2. La Paz Waterfall Gardens. In the foothills of the Poas volcano, and only an hour from the airport, La Paz (as well as its luxury boutique hotel, the Peace Lodge) offers a more straightforward take on Costa Rican flora and fauna, built around a series of five waterfalls and surrounded by pristine cloud forest. The zoo-like setup and short, paved trails can be a shock to those used to the wildlife in Costa Rica being a little more untamed, but it also means kids are guaranteed to see animals rarely glimpsed outside a cage, like jaguars, ocelots and marmosets.
     
    3. The “Crocodile Bridge” at Tarcoles. For parents looking for a break on the road from San Jose to the Central Pacific beaches, the sight of a bridge covered with tourists looking downward is their lucky break. In the water beneath, there’s almost always dozens of crocodiles swimming and sunning themselves in the Tarcoles river — a free, fun glimpse into the wilderness surrounding you. Nearby stands offer refreshing coconuts with straws to drink their water (“pipa fria”), as well as fresh fruit and assorted snacks.
     
    4. Ziplining at Los Sueños. Ziplining is big business in Costa Rica, with nearly every tourist destination offering some sort of dash through the treetops to thrill-seeking visitors. Vista Los Sueños (north of Jaco) is not only one of the biggest and best, but also offers guided rides to children as young as four. The fifteen-platform zip through transitional rainforest is not only an exhilarating ride, but also a great way to see the canopy and ocean from a different angle.
     
    5. Sabana Park. San Jose may not have a lot to offer the younger set, but Sabana Park, on the city’s western side, is a prime exception. The enormous park, built over what used to be the city’s airport, is a favorite among locals looking to run or skate on its outdoor tracks or just grab lunch in the shade of its colorful eucalyptus forest. Kids are sure to enjoy the climbable dinosaur bone sculpture jutting out into the park’s artificial lake, as well as the pony rides trotting along the perimeter. Overhead, the Urban Canopy Tour runs an eight-cable zipline through the treetops, while vendors on the ground sell fresh fruit juice and granizados, a fruity snow cone made with sweetened condensed milk. Make sure to visit the park’s dual museums of Contemporary Art and Natural Sciences and, if you’re lucky, the new National Stadium (located on Sabana’s western edge) — the true center of culture for most Costa Ricans — will be hosting a soccer game.
  • On August 16, 2012
    Michael Bond answered the question: Michael Bond

    What are the best things to see and do in Costa Rica?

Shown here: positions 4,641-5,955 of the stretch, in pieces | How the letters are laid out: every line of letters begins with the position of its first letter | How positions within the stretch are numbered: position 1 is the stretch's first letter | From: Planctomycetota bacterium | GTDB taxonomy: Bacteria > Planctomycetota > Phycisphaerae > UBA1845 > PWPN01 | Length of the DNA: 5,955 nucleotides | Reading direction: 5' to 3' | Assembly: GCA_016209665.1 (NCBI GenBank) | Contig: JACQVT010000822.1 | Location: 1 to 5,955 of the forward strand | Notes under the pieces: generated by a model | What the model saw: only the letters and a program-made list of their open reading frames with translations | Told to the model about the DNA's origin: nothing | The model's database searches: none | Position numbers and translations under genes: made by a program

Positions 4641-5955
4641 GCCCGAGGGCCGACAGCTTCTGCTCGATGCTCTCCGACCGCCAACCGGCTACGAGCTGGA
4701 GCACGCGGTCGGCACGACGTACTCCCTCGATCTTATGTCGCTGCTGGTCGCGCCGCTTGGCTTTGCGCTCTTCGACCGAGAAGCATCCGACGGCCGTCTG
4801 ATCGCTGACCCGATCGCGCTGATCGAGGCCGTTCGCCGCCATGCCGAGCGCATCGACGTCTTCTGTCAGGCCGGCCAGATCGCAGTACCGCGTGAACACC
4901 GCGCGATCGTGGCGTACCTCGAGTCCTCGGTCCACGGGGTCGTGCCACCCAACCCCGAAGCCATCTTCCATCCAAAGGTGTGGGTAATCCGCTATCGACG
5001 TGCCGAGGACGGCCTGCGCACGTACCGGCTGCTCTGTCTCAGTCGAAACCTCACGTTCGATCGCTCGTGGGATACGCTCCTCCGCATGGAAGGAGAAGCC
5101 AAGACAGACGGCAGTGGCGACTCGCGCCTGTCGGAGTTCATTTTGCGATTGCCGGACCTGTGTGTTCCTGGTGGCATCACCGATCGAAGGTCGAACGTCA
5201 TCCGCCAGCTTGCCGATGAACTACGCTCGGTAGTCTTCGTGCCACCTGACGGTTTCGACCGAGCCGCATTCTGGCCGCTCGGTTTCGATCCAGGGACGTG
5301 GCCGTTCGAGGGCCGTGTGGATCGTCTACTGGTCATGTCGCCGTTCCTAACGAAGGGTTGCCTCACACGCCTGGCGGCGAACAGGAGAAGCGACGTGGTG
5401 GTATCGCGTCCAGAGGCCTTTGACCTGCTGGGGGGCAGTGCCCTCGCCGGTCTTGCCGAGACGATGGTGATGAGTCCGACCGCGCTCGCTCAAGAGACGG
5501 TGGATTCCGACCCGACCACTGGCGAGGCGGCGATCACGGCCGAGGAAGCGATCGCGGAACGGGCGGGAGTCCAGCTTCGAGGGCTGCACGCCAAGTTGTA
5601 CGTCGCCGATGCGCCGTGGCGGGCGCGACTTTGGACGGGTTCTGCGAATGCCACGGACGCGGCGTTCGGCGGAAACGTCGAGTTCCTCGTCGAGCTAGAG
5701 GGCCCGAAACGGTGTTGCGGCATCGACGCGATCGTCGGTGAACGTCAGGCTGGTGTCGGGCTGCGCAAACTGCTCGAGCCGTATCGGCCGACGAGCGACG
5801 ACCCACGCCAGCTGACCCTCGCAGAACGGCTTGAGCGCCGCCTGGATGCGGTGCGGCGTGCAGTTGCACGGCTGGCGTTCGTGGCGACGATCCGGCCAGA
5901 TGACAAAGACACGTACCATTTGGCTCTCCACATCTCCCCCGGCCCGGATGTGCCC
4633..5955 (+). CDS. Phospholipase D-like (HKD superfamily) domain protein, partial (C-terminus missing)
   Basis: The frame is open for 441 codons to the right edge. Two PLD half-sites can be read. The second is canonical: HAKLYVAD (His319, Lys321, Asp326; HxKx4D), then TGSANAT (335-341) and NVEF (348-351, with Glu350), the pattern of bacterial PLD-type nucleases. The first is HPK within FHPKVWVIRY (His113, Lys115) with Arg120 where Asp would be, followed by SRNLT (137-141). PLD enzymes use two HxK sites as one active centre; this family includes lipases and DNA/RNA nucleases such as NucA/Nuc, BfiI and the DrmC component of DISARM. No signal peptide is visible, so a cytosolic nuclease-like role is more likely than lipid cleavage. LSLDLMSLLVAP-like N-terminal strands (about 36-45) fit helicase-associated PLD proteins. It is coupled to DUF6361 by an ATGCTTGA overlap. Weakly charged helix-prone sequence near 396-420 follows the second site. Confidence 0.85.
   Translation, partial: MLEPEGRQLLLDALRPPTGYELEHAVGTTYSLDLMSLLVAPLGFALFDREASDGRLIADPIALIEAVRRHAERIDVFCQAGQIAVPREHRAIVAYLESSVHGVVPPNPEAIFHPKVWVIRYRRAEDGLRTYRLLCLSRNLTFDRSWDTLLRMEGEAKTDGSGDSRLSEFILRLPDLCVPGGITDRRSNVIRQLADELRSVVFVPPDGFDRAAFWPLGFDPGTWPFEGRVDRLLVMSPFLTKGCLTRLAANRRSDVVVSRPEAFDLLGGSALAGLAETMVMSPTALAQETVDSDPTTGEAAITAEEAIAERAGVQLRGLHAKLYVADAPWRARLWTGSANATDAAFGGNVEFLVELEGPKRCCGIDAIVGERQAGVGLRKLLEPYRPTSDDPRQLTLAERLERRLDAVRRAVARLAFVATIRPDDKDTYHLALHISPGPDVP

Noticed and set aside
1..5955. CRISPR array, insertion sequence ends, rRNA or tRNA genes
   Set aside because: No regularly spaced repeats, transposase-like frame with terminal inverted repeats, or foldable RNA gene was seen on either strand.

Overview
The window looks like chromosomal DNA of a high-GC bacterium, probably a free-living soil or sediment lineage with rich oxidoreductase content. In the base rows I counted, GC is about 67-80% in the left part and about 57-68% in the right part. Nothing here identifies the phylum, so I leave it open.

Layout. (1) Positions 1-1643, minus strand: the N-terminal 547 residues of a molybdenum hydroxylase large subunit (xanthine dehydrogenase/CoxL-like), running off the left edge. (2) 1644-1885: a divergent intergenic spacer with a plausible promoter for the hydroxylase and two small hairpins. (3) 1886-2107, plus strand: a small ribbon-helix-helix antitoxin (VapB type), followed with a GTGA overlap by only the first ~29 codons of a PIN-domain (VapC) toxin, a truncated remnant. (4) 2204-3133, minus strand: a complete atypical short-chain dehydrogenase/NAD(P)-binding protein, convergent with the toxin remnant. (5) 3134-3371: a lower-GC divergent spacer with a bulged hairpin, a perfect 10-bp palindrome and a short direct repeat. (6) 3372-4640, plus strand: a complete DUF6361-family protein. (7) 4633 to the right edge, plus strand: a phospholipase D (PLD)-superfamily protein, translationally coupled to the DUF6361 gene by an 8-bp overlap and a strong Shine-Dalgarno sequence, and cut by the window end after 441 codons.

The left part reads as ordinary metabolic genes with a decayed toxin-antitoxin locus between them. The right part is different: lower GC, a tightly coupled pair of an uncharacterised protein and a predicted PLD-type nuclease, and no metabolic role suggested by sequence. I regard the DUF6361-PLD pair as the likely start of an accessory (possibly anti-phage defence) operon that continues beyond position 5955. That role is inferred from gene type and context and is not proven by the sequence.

Though choosing just a few spots to encapsulate such a large and diverse country as Costa Rica is tough, our Forbes Travel Guide editors have narrowed down their five favorites for the best things to see and do in Costa Rica for first-time visitors.
     
    1. Wildlife-spotting at Manuel Antonio National Park. It may be the smallest national park in Costa Rica, but that’s not for lack of things to see and do here. Sloths, iguanas, toucans and three types of monkeys fill the rainforest around the park’s hiking paths, ending in some of the country’s most breathtaking white-sand beaches. A guided tour and a seashore full of monkeys can easily fill a day, with the road from Manuel Antonio to nearby Quepos lined with evening options like fresh seafood, nightlife and ocean-view hotels.
     
    2. Hot Springs in La Fortuna. While Arenal Volcano may no longer be spurting lava into the air, it still casts an impressive visage against the Guanacaste sky and continues to heat the natural springs that surround it. Spas and hotels have taken advantage of its geothermal warmth, building outdoor pools to soothe weary travelers — from the five-star elegance of Tabacon to the nightclub atmosphere and poolside bars of Baldi. Horseback riding, hiking, ziplines and hanging bridges offer daytime adventures, with scenic Lake Arenal providing more water-based fun.
     
    3. Surfing in Mal Pais. Take a ferry or speedboat to the southern tip of the Nicoya Peninsula and you’ll find a different side of Costa Rica — less developed, less crowded and with an eclectic mix of luxury resorts, surf camps and backpacker hostels lining the rocky dirt roads. Surfers are drawn to Mal Pais for its famous waves and slow pace of life, and there’s a variety of instructional options for beginners and experts alike. Locals will point out movie star mansions and private helipads in the hills, and it’s not hard to see why the area has become a destination for both the rich and not-so-rich — its pristine beaches and quiet seclusion make it seem like a hidden secret.